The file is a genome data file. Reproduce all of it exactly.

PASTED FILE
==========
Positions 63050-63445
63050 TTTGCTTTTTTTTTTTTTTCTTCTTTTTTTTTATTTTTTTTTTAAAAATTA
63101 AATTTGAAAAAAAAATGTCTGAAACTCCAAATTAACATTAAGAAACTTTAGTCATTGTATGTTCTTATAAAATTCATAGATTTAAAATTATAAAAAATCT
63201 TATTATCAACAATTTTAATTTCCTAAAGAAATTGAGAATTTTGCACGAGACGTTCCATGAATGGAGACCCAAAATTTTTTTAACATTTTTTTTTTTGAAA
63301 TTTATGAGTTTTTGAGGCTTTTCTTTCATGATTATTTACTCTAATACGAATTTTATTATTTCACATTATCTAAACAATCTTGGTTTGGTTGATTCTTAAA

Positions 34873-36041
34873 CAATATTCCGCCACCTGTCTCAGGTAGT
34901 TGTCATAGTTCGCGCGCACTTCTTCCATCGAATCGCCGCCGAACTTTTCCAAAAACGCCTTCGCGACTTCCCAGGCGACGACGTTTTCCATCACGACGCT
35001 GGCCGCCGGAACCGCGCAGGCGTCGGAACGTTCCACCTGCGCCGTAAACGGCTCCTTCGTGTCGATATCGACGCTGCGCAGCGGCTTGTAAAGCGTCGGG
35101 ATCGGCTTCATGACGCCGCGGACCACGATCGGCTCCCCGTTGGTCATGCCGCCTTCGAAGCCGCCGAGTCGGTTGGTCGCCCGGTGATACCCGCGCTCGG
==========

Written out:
Positions 63050-63445
63050 TTTGCTTTTTTTTTTTTTTCTTCTTTTTTTTTATTTTTTTTTTAAAAATTA
63101 AATTTGAAAAAAAAATGTCTGAAACTCCAAATTAACATTAAGAAACTTTAGTCATTGTATGTTCTTATAAAATTCATAGATTTAAAATTATAAAAAATCT
63201 TATTATCAACAATTTTAATTTCCTAAAGAAATTGAGAATTTTGCACGAGACGTTCCATGAATGGAGACCCAAAATTTTTTTAACATTTTTTTTTTTGAAA
63301 TTTATGAGTTTTTGAGGCTTTTCTTTCATGATTATTTACTCTAATACGAATTTTATTATTTCACATTATCTAAACAATCTTGGTTTGGTTGATTCTTAAA

Positions 34873-36041
34873 CAATATTCCGCCACCTGTCTCAGGTAGT
34901 TGTCATAGTTCGCGCGCACTTCTTCCATCGAATCGCCGCCGAACTTTTCCAAAAACGCCTTCGCGACTTCCCAGGCGACGACGTTTTCCATCACGACGCT
35001 GGCCGCCGGAACCGCGCAGGCGTCGGAACGTTCCACCTGCGCCGTAAACGGCTCCTTCGTGTCGATATCGACGCTGCGCAGCGGCTTGTAAAGCGTCGGG
35101 ATCGGCTTCATGACGCCGCGGACCACGATCGGCTCCCCGTTGGTCATGCCGCCTTCGAAGCCGCCGAGTCGGTTGGTCGCCCGGTGATACCCGCGCTCGG